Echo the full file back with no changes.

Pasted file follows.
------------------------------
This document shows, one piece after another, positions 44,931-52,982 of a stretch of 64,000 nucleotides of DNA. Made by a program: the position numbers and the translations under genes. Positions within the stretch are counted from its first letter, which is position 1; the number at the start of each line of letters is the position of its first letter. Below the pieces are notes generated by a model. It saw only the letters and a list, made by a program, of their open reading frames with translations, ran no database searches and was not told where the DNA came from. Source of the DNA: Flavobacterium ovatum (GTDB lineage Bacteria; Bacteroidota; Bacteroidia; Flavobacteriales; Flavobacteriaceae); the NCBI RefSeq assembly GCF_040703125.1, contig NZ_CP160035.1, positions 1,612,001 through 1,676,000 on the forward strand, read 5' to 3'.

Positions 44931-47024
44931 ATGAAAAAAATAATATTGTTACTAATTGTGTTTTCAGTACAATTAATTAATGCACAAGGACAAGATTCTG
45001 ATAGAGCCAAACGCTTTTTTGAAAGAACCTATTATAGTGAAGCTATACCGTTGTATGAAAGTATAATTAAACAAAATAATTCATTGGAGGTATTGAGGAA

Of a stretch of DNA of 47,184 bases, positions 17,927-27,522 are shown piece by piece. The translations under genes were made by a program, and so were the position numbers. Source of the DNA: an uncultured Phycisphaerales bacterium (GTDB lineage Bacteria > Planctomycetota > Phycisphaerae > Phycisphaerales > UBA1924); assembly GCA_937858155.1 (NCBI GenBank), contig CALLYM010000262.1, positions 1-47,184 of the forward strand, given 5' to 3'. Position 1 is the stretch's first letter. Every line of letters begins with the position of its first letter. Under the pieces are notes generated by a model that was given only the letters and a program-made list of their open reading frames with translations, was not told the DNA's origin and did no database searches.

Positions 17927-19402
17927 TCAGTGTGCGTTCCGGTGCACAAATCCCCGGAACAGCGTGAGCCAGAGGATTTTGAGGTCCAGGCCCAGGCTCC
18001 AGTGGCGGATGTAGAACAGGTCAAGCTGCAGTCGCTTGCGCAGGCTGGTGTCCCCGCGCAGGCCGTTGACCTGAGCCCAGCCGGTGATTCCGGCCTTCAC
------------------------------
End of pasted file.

This document shows, one piece after another, positions 44,931-52,982 of a stretch of 64,000 nucleotides of DNA. Made by a program: the position numbers and the translations under genes. Positions within the stretch are counted from its first letter, which is position 1; the number at the start of each line of letters is the position of its first letter. Below the pieces are notes generated by a model. It saw only the letters and a list, made by a program, of their open reading frames with translations, ran no database searches and was not told where the DNA came from. Source of the DNA: Flavobacterium ovatum (GTDB lineage Bacteria; Bacteroidota; Bacteroidia; Flavobacteriales; Flavobacteriaceae); the NCBI RefSeq assembly GCF_040703125.1, contig NZ_CP160035.1, positions 1,612,001 through 1,676,000 on the forward strand, read 5' to 3'.

Positions 44931-47024
44931 ATGAAAAAAATAATATTGTTACTAATTGTGTTTTCAGTACAATTAATTAATGCACAAGGACAAGATTCTG
45001 ATAGAGCCAAACGCTTTTTTGAAAGAACCTATTATAGTGAAGCTATACCGTTGTATGAAAGTATAATTAAACAAAATAATTCATTGGAGGTATTGAGGAA

Of a stretch of DNA of 47,184 bases, positions 17,927-27,522 are shown piece by piece. The translations under genes were made by a program, and so were the position numbers. Source of the DNA: an uncultured Phycisphaerales bacterium (GTDB lineage Bacteria > Planctomycetota > Phycisphaerae > Phycisphaerales > UBA1924); assembly GCA_937858155.1 (NCBI GenBank), contig CALLYM010000262.1, positions 1-47,184 of the forward strand, given 5' to 3'. Position 1 is the stretch's first letter. Every line of letters begins with the position of its first letter. Under the pieces are notes generated by a model that was given only the letters and a program-made list of their open reading frames with translations, was not told the DNA's origin and did no database searches.

Positions 17927-19402
17927 TCAGTGTGCGTTCCGGTGCACAAATCCCCGGAACAGCGTGAGCCAGAGGATTTTGAGGTCCAGGCCCAGGCTCC
18001 AGTGGCGGATGTAGAACAGGTCAAGCTGCAGTCGCTTGCGCAGGCTGGTGTCCCCGCGCAGGCCGTTGACCTGAGCCCAGCCGGTGATTCCGGCCTTCAC